Personal bankruptcy. It may sound like a bleak option, but it is very different from a business bankruptcy. Personal bankruptcy is a way to get out of burdensome debt. In other words, this is a way for you to make a fresh financial start.
Few people know that filing bankruptcy is actually a right of the U.S. Constitution. In America, you can relieve your debt when you are no longer able to meet obligations to lenders and creditors.
There are two types of personal bankruptcy—Chapter 7 and Chapter 13, both designed to get you out from under debt. Your lawyer can help you choose which filing your situation is best suited to. Each type solves a different debt problem.
The amount of money you earn, the property you own, and the debt you owe all factor in. If you have an average or low income, Chapter 7 filing is the best scenario. If you have a higher income, you’ll likely file Chapter 13. Both filings usually require you to go through credit counseling; the U.S. Trustee Program website has a list of federally-approved credit counselors.
Under Chapter 7, you can have your debt dismissed without having to repay it. Most states require you to prove that your income is less than the state’s median income. Furthermore, your assets will be liquidated to offset that cost and repay some of the debt. What exactly is a liquid asset? These are non-exempt assets that will quickly convert into cash—checking accounts and savings accounts top the list.
The court will require you to turn over these assets, which will be distributed per the court’s plan among the creditors you owe money to. States vary on exempt assets, or assets that cannot be used to repay creditors. For example, in many states, your homestead cannot be taken from you. Any debt that remains after all non-exempt assets become liquid is discharged.
Chapter 13 involves a partial or full debt repayment over a three to five year period. The court will require you to submit a plan for how you will make the repayments, and a formal hearing will be convened to approve your plan. You will make payments directly to the court who will then repay your creditors on your behalf. When you complete all payments, the court will formally discharge your debt. Chapter 13 does not require you to liquidate any of your assets. Furthermore, federal law states that you can’t have more than $922,975 (secured debt) and $307,675 (unsecured debt). If you have more debt than these amounts, you just pay off these amounts and any remaining debt is dismissed.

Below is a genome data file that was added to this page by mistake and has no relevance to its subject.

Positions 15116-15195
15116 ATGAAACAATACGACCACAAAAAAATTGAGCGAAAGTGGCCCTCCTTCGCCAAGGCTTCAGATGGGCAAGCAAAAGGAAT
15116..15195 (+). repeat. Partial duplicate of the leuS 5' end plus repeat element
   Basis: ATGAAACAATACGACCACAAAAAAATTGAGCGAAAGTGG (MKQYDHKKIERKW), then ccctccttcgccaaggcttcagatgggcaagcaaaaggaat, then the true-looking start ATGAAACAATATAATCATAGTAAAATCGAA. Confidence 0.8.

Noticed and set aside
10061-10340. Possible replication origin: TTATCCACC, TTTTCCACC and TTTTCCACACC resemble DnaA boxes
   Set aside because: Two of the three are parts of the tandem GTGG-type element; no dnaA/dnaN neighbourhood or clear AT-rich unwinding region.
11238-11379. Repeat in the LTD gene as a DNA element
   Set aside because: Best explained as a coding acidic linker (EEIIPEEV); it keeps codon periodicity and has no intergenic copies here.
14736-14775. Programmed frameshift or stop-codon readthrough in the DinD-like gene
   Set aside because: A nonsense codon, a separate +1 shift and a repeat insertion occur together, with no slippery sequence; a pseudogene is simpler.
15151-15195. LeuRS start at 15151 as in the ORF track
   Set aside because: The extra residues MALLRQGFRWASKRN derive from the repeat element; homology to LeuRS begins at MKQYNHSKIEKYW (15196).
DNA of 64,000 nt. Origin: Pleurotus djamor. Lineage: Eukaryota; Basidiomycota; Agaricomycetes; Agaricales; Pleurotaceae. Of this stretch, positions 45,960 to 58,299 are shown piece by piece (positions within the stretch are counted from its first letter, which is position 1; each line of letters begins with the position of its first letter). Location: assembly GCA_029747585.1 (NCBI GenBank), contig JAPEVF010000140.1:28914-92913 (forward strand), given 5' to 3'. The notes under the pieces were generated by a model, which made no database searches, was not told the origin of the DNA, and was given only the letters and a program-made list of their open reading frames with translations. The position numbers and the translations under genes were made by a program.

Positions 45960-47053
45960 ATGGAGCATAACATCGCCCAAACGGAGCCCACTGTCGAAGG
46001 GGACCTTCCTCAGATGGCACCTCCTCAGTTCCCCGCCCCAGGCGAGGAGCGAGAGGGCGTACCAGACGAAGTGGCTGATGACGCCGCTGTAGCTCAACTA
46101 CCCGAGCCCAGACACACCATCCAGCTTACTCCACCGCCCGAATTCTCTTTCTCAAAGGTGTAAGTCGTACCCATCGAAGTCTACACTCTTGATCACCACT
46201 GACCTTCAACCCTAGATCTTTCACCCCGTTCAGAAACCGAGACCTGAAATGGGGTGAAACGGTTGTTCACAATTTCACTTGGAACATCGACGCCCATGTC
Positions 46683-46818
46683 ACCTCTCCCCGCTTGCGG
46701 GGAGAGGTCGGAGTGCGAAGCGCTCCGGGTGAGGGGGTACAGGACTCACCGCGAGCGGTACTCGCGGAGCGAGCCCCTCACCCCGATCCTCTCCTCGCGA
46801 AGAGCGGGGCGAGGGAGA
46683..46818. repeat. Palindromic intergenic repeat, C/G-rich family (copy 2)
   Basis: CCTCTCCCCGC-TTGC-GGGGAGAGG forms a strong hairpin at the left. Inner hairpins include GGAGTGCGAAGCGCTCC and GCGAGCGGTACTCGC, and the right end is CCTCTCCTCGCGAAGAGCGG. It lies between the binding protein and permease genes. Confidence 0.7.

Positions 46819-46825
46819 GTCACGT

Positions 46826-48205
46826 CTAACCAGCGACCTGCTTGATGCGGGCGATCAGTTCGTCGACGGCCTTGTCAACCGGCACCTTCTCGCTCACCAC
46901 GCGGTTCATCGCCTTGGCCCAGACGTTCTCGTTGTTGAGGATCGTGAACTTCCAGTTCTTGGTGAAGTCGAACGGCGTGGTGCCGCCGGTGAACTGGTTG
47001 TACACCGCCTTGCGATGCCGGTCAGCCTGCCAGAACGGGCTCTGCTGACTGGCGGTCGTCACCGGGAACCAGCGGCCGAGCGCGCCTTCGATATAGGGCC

Secured debt is tied to assets; lenders can secure a lien against those assets and take the asset if you are behind on payments. With unsecured debts, your assets are safe–lenders can’t take them as collateral for the debt.
Whether filing for Chapter 7 or 13, either way, the court will issue an automatic stay order once you file for bankruptcy. This provision keeps creditors from contacting you, and safeguards your house from being sold at auction. Your employer can no longer deduct wages from your paycheck either. Your car cannot be repossessed. Any lawsuits seeking reimbursement will also end.
Bankruptcy filing wipes out debt from medical bills, utility bills, personal loans and things like gym memberships or other monthly memberships.
Filing for bankruptcy does fix the above problems, but it won’t solve all your problems. If you’ve taken a loan, the lender can petition the court for a temporary lift to the automatic stay so they can proceed with either a lawsuit or some other action. This is mainly done with mortgage lenders who petition the court for a lift to proceed with a foreclosure sale. The lender request will usually be granted if the court has enough evidence that the mortgage company cannot make the payments or that there is not enough equity in the property to cover those payments.
If you have past-due alimony or child support payments, bankruptcy will not help you there. You will still owe those payments. The same goes for any fines like parking tickets, student loans or back taxes—bankruptcy filing won’t help you there either.
Advice from an attorney is highly recommended given the complex nature of bankruptcy laws and the variance from state to state. You may not be sure whether to file for Chapter 7 or Chapter 13, and that’s all the more reason to consult with an attorney. Give our firm a call. Personal bankruptcy filings are one of our specialty areas of expertise. We will help you with your financial filings.